Object. Middle cerebral artery infarction often occurs at a younger age than other strokes and is associated with significant rates of mortality and morbidity. After a period of pessimism regarding decompressive hemicraniectomy in the management of acute stroke, the method has reemerged in the past decade. The present study was undertaken to assess the immediate and long-term outcome of this intervention and to help better define the selection criteria for surgery. Methods. The authors conducted a nonrandomized prospective study using decompressive hemicraniectomy with duraplasty in patients at various stages of clinical deterioration due to a space-occupying middle cerebral artery infarct. Patients were assessed at 6 and 12 months postinfarction by using functional scales. Subjective reconsideration was assessed using a questionnaire. Twenty-six patients were included in the study. The mean age was 48.4 ± 11.2 years, and the mean preoperative Glasgow Coma Scale score was 9.9 ± 3.2. The median time from ictus to surgery was 54 hours (range 13-288 hours). The rate of survival at 1 year postsurgery was 73%. Among survivors, 33.3% were independent (Barthel Index [BI] > 95) and 55.6% were partially dependent (BI 60-95) at 1 year postsurgery, with 72% attaining the ability to walk independently by 1 year postsurgery. No patient remained in a vegetative state. The 1-year BI score was inversely related to patient age (r = 20.47, p = 0.048). Conclusions. Survival after decompressive hemicraniectomy was better than previously reported using medical management alone. A vegetative state was avoided and functional independence was possible, especially in younger patients. Increasing age was a statistically significant predictor of disability and long-term functional dependence.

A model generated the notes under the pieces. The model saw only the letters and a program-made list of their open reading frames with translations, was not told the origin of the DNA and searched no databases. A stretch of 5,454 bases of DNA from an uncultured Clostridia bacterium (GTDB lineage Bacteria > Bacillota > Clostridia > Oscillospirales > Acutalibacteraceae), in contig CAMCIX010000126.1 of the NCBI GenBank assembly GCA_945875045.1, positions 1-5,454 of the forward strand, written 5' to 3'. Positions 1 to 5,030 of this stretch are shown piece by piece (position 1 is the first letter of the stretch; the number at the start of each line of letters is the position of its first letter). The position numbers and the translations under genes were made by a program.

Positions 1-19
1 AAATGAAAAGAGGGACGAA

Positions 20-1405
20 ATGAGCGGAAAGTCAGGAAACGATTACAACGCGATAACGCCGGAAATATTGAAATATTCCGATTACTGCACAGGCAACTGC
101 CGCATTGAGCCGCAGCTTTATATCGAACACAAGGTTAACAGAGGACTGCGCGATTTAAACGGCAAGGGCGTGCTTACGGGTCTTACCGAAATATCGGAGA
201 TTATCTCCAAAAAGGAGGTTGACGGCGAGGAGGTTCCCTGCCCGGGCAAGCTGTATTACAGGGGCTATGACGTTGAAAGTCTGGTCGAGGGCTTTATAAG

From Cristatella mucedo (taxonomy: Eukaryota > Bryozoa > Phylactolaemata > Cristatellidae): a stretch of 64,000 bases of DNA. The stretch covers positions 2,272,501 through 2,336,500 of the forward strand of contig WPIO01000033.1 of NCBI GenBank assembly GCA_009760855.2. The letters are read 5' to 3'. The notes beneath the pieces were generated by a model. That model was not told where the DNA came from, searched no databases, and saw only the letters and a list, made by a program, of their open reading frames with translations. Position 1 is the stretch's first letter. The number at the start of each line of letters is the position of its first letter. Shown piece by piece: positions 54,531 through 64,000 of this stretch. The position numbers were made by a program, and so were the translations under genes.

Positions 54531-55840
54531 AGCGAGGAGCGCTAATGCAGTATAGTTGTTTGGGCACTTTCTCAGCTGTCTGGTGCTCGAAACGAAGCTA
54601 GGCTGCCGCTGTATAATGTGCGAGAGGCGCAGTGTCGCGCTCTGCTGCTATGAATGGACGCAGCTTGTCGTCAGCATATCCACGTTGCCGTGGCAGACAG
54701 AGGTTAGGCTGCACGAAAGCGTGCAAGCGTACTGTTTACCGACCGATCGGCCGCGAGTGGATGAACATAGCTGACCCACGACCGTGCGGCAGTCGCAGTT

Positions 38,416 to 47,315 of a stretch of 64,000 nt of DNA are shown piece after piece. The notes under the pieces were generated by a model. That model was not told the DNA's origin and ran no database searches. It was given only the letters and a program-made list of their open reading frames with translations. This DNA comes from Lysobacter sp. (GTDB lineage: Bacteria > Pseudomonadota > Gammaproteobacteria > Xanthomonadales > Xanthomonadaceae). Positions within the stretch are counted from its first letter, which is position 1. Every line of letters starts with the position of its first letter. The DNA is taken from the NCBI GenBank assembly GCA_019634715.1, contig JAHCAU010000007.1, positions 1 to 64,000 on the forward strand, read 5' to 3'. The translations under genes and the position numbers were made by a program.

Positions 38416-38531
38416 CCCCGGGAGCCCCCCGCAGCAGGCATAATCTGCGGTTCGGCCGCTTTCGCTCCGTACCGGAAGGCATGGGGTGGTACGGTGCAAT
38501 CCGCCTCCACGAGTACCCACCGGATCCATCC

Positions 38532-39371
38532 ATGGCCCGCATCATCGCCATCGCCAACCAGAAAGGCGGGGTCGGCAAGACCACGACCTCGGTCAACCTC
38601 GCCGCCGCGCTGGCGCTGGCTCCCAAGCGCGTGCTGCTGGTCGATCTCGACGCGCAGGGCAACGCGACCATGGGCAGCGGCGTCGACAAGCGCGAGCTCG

- Decompressive hemicraniectomy
- Middle cerebral artery
- Mortality rate
ASJC Scopus subject areas
- Clinical Neurology